Review of Sugar

Sugar by Lauren Dane. Carina Press. 2018

Sugar by Lauren DaneThis follow up erotic romance novella reminds me a bit of Dane’s Laid Open, which is a follow up erotic romance novella to the triad established in in Laid Bare. I like seeing established relationships again, and I’m glad Dane writes these, not just because its nice to revisit the characters, and its lovely to see more heat from relationships that bring that in a big way, but it’s also a way of showing the longer haul and what its like a while into the relationship, which is rare to see in romance except the hints you get in series or extras. A whole follow up novella is a treat. (Kit Rocha has done this too, and their Beyond Doubt is one of my most favorite books they have written.)

I reread Cake before reading this long awaited sequel, and I’m glad I did. It helped me have the characters fresh in my mind, and approach this book in relationship to that one. I know most of Dane’s contemporary books quite well, they are often comfort rereads, and Cake has been one of those (despite the ending, which I find troubling). The series often cross over, and this one crosses a bit with her new Whiskey Sharp series, as Gregori is cousins with the heroes in the first two books (Jagged and Unraveled). It also includes a brief cameo of Brody and Elise Brown from her Brown Family series (Coming Undone).

There were many things about Cake that keep drawing me back to it as a comfort read. It centers two characters who adore sweets, bond over eating them together, and flirt via sweets, and that makes it one of my favorite foodie romances. I let a lot of things go if the foodie aspect of a romance satisfies. (Dane’s Lush is another one of my favorite foodie romance comfort reads, and it has a trope I deeply dislike.) It also is a romance between two artists, and there is so much about art in it that it makes me swoon. I love romances between artists! The heroine has really lovely relationships with her cousin and her BFF; strong friendships and family relationships are a strength of many books by this author. It has a grumpy hero who intimidates pretty much everyone but the heroine, and a younger heroine who is certain about her desire from the beginning. There is smoking hot chemistry between the MCs and the sex scenes really deliver as far as heat is involved.

Sugar has all of these elements, except the BFF is out of the picture. Instead, we see Wren’s relationship with her cousin, and some really great family moments. (We even get to meet her two moms!) There are are also several delightful moments where it becomes clear that the grumpy hero really enjoys doing things to make the heroine happy, even if he doesn’t care for them personally. All of this makes for a really enjoyable novella-length epilogue to the first book. Which, in my opinion, improves it.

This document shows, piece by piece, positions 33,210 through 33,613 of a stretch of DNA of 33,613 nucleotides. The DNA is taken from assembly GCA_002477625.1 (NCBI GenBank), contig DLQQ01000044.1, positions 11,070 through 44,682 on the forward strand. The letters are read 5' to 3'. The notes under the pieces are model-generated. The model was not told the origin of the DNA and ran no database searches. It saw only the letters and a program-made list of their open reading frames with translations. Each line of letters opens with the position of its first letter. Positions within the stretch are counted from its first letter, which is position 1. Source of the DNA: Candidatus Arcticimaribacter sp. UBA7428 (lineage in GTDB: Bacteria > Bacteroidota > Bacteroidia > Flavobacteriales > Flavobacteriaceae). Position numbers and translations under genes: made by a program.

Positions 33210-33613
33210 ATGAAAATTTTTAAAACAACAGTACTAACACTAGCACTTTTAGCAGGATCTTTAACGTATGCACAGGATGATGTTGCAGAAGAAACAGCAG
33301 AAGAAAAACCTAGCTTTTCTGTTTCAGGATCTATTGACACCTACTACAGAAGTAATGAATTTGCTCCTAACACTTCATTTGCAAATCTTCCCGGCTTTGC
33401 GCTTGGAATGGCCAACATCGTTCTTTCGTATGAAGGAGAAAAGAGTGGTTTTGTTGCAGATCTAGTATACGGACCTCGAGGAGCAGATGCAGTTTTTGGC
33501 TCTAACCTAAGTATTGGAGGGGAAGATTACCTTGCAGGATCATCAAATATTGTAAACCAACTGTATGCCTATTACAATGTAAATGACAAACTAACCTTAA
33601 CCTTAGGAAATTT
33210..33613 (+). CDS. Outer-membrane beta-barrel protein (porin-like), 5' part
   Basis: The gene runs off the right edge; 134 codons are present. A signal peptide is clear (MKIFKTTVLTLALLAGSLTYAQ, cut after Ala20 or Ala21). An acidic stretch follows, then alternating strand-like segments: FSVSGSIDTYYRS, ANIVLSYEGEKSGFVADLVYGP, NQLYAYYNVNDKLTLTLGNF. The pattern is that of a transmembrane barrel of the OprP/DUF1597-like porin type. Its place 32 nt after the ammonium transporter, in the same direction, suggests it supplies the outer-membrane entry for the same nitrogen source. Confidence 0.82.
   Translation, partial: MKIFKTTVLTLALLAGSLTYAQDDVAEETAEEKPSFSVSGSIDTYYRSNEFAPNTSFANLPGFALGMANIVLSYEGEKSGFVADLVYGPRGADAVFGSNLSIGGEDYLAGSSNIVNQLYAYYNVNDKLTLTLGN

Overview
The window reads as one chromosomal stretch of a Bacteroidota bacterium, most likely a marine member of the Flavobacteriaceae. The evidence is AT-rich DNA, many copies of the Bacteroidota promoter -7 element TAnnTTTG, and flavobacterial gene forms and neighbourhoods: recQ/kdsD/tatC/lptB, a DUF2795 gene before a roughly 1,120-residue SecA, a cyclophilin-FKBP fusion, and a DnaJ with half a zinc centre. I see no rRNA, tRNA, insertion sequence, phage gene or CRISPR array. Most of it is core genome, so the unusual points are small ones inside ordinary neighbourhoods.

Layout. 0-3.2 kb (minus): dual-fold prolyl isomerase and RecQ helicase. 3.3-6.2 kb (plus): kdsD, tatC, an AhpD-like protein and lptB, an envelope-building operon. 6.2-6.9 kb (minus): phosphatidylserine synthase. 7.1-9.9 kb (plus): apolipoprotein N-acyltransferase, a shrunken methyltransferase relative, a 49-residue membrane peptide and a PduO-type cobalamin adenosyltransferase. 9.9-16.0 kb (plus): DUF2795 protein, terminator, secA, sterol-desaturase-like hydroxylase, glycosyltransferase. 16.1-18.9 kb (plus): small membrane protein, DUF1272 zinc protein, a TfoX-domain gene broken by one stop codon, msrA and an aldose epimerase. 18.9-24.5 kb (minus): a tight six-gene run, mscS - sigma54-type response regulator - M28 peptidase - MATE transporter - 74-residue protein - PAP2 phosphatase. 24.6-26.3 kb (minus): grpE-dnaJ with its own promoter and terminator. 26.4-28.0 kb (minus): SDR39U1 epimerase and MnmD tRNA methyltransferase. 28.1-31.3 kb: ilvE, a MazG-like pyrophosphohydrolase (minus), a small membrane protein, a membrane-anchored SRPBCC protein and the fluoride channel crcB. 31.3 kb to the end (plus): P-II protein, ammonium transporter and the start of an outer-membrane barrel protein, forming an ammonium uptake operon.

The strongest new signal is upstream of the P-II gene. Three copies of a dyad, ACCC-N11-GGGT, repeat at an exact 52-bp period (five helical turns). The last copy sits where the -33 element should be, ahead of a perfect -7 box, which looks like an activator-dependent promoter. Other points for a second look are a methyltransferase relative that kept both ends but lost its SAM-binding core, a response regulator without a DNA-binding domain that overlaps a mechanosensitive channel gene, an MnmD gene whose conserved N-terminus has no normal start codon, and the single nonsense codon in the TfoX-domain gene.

Cake felt like a sexy category romance, but for me it left things at best at a HFN. This is due to a resolution (spoiler, so highlight to read) based on a ultimatum that is combined with what at best is a pushy and intrusive romantic gesture, but honestly felt more like the heroine was stalking him. Yes he agrees to her ultimatum, but I was worried about them lasting after that. Sugar firmly establishes them as a couple that are still together and happy three years later, and not only delivers a wedding, but combines it with a road trip and lots of sexy times.

There is basically no conflict, just a weather-induced change of plans, which I enjoy quite a bit as a trope. The lack of conflict is part of what makes this feel more like a follow-up epilogue than a romance that stands on it’s own. There are no obstacles keeping them apart or making them doubt each other or worry about the relationship. Instead, we get to bask in their happiness and ride alongside them witnessing their relationship. It was quite comforting.

There is an aspect to their relationship that bothered me in Cake, and it’s even more present in Sugar, and that’s the way Wren unabashedly exoticizes Gregori for being Russian, especially around his accent and speaking Russian. At one point he directly uses that word (exoticize) to describe her doing that, and jokes about how she should stop, in a way that makes it seem like he doesn’t mind. This joke made me uncomfortable, as did her response and her behavior around this. There is another joke in the book that also made me even more uncomfortable, where he says he’s glad that she “didn’t take no for an answer” (referencing the resolution of conflict in Cake).

Overall, I had an enjoyable reading experience, and would definitely recommend this to fans of Cake. It also offers a lot of fun as a road trip romance. I want to note that while I don’t think it’s necessary to read the Whiskey Sharp books before this one, I do really recommend reading Cake first. I don’t think it will feel like quite a whole story on it’s own, without that framework first. Plus, Cake is lovely in a lot of ways and it will add to your enjoyment I think if you read it first.

Representation

  • Russian immigrant hero

Content Warnings (in white, highlight to read)

Bigoted hotel clerk is a jerk to the MCs because the hero has a Russian accent and they have tattoos and piercings; its challenged textually and directly. There are multiple references to the heroine thinking the hero’s accent and speaking in Russian is sexy in a way that felt exoticizing; he jokes about it and seems to consent to that. Frames the heroine “not taking no for an answer” (in the previous book) as romantic. Sex on the page.

Disclosures

  • Source of the book: ARC from the publisher via Netgalley
  • I have had no contact with the author.

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